Tools we use
We gave up Wordpress after we were hacked four times in three months at the end of 2012 and early 2013. I was in the middle of putting out the Alex the Fey novel, In the Grey, and working on websites. Between Super Steve and I, we worked weeks on end to try to fix the problem.
I don't have weeks at a time to be sucked up.
(Go here for more information about why we quit Wordpress.)
Here's what we use:
After years of self hosting Wordpress sites, I returned to Typepad for this blog and our upcoming projects. Truth be told, I no longer have the bandwidth for plugins, hacking, and other nuances of self hosted blogs. As for cost, I was able to get unlimited blogs for $14.95 a month. At the time we switched, I was paying for hosting, specific proprietary plugins, as well as someone to back up the sites every week. Typepad is a lot less than that.
Typepad is not open source. It has yet to be hacked. In fact...
Plus, the customer support is fantastic.
- Stories by Claudia and Denver Cereal:
We have a unique challenge when it comes to both Denver Cereal and Stories by Claudia. We have a tremendous amount of content which needs to be available for people to read on any device, anywhere in the world. The content must load quickly. We also cannot afford to have the site slow down when more people are on it.
That's a lot to ask of a website.
After looking at a lot of Content Management Systems (CMS), Super Steve chose Statamic, a brand new CMS in 2013. It hasn't been an easy road. But the site is everything we wanted - it's fast, easy to use, and doesn't slow regardless of the traffic or load. You can read both Denver Cereal and Stories by Claudia on any device.
We self-host the Statamic sites so we still have to make sure the sites are secure and safe from hacking. The site uses very little server resources because it posts the pages as static HTML. That keeps our hosting costs very low. (We're still on a Virtual Private Server.)
I'm not sure how ready Statamic is for non-programming folks. The guys who own and run the company are not the most customer friendly lot, so it's doubtful they'd help you get your site going. Posts are written using Markdown, a favorite among geeky web-types. Markdown is not for everyone. That said, there are people who specialize in this program both in design and technology.
Statamic is also missing things that are standard in most CMS. Their search only goes one level down so doesn't work on our content heavy sites. Their membership feature is atrocious. You have to pay extra (per site) for a form generator. They don't have lots of free themes or plugins. Most add-ons are pricey and require programming knowledge to use.
Statamic is a solution that's worked really well for our specific, and complicated requirements.
Update by Super Steve: " I'd agree that the Statamic isn't particularly user-friendly, but I'd say that they are developer friendly, and that anyone wanting to put up a statamic site should probably choose a Statamic developer rather than going it alone. You've got to write the code."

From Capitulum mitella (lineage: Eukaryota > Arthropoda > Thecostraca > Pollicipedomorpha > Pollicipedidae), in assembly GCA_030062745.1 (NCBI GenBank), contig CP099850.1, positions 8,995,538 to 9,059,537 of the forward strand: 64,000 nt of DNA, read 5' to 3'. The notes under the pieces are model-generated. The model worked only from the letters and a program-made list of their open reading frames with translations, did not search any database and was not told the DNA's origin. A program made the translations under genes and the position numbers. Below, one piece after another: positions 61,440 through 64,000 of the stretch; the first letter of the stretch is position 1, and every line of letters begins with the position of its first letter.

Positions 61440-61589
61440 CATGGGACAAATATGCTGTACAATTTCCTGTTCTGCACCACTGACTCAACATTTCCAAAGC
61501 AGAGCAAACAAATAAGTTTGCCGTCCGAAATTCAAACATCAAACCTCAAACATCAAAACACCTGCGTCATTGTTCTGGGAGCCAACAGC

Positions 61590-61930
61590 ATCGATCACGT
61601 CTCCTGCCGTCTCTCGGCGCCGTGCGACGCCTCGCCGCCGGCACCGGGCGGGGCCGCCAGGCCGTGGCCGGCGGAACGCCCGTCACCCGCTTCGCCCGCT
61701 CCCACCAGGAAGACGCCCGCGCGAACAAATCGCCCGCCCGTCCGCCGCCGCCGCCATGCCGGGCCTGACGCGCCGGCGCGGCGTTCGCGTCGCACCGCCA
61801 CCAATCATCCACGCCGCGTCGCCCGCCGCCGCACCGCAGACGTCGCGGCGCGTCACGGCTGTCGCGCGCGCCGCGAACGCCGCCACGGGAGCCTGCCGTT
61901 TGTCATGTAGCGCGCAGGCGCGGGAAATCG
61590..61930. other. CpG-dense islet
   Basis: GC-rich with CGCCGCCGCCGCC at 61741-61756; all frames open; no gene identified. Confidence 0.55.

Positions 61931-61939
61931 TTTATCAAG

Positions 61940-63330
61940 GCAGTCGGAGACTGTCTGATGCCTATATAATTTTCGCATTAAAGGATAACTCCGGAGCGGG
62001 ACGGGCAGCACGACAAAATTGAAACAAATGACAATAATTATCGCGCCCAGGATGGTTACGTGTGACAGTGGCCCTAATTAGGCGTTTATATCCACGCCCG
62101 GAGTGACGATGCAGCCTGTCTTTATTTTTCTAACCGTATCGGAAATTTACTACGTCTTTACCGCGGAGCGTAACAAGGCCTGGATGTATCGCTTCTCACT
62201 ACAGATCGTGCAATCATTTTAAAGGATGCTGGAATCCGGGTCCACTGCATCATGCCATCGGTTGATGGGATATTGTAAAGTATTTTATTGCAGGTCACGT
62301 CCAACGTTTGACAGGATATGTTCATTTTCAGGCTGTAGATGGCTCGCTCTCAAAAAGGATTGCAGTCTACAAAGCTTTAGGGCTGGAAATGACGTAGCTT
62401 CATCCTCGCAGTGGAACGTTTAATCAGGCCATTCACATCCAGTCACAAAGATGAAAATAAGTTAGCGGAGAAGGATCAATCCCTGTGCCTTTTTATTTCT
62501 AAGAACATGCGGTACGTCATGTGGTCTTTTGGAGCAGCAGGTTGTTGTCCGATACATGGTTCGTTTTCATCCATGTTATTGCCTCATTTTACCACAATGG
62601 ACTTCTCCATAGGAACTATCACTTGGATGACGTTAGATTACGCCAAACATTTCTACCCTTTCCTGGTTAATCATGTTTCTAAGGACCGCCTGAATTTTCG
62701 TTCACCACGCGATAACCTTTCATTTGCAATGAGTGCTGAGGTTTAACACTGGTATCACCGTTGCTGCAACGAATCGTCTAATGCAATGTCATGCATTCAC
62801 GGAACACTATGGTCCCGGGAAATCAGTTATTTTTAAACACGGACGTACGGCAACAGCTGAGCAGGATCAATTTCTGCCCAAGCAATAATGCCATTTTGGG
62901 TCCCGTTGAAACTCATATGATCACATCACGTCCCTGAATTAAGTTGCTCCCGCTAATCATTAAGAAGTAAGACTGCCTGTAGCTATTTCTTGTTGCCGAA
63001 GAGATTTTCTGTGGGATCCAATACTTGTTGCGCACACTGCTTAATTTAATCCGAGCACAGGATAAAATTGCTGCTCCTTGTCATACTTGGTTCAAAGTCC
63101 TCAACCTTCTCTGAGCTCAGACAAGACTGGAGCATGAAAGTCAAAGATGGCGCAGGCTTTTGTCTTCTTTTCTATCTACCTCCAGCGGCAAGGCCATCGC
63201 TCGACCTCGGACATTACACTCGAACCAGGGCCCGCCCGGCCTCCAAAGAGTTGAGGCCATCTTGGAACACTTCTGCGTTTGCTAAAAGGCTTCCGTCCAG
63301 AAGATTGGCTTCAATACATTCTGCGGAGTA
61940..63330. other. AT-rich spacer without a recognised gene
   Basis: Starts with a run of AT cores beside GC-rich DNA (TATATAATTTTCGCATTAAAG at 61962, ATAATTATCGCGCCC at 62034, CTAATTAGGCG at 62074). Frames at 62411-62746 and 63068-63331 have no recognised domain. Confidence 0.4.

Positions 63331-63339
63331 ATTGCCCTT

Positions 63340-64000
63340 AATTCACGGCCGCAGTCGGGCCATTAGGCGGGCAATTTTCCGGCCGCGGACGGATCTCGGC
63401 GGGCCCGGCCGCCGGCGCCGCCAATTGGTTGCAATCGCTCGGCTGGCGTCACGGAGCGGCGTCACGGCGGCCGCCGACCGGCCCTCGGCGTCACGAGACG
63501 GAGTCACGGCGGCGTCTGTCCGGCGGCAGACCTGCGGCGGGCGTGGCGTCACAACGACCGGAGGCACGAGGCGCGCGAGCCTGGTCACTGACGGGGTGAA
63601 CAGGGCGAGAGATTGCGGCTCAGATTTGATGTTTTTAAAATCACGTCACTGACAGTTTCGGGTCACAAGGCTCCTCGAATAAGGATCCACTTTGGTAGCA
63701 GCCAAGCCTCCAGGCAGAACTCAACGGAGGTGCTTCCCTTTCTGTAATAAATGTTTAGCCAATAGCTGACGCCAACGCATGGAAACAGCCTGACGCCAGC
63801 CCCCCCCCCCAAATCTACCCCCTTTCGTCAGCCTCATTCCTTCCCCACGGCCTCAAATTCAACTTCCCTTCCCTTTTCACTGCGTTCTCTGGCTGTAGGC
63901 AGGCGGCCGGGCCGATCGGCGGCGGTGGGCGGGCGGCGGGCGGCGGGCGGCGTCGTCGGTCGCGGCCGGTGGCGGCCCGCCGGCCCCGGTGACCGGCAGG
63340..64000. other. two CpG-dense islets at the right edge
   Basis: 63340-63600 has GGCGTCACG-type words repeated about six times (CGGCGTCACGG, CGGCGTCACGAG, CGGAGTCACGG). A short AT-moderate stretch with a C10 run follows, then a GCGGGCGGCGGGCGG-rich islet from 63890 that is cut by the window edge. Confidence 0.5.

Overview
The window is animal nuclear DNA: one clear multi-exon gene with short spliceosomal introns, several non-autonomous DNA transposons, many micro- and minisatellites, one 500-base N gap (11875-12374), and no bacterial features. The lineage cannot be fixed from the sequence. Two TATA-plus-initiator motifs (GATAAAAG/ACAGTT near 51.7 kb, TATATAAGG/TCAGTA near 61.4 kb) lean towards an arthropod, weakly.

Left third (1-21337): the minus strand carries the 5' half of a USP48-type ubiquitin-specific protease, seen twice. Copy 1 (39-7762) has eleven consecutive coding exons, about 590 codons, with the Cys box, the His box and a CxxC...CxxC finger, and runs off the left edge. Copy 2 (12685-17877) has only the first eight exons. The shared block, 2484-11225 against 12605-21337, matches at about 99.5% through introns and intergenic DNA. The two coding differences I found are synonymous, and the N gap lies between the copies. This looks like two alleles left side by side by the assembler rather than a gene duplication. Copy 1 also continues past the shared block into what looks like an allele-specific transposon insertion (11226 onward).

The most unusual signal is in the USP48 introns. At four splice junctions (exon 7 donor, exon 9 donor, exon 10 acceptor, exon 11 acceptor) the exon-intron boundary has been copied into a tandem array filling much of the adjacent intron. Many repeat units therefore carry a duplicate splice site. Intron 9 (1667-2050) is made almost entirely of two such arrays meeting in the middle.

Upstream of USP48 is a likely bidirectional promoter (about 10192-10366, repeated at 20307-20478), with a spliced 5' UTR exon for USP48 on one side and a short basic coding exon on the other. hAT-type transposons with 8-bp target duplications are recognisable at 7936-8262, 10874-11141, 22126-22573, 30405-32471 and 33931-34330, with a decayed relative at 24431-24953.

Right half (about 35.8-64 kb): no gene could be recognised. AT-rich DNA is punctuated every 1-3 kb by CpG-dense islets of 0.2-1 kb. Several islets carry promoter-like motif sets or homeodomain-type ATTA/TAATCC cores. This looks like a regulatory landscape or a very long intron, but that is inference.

- Static sites:
Claudia Hall Christian, my author site, and Cook Street Publishing, the publishing sites are, for the most part, static. I need to be able to change the content every once and a while. Otherwise, they need to run on their own. Super Steve chose Perch as the backbone of these sites.
Perch is an easy to use CMS. Super Steve was able to convert the Wordpress sites to Perch. There's a growing community of people who use and love Perch. There are many free add-ons and some paid ones. So far, we haven't had to add any paid add-ons.
It's designed for smaller sites, and smaller companies, so it's easier to use. There's also customer support. For people who need it, Perch can work in any language. This is probably why it's popular in Europe.
Super Steve has set it up so I can't say whether it was harder or easier than Statamic. I think they are just different. He set it up so that I can update every page as I need to.
There is a PHP database involved. But, unlike Wordpress, it doesn't seem to impact the server use.
We took our store down in last 2012, early 2013 after it had been hacked for the third time. While we never lost data, we found that we didn't have the control we needed to make the store work as well as we needed.
We tried a number of solutions but found that most store software isn't mobile friendly. In other words, it's difficult to use on mobile phones.
We've tried any number of solutions before we settled on Ganxy. The benefit to Ganxy is that they check every file you load, and then support them.
Why is support is a big deal for eBooks? A lot of people think you just make a file and put it out there. That's true for a lot of content, but not true for fiction. When people purchase a fiction book, they want to be able to read it via their favorite eReader, or over multiple eReaders. The first year of eReaders there were only Kindles. Now there are multiple versions of Kindle hardware and multiple versions of software.
We're publishers. I'm an author. There's no way we can support multiple versions of software and multiple versions of hardware in many countries.
Ganxy reviews our files and supports our customers. That's perfect for us. We can focus on what we're good at and let the rest go.
That's what we do right now. A year from now, we may be doing something else. It's taken about a year and a half to get everything converted.
It's all working. I'll keep you posted.
This month, I will attempt to share thirty thoughts about writing - one a day for thirty days.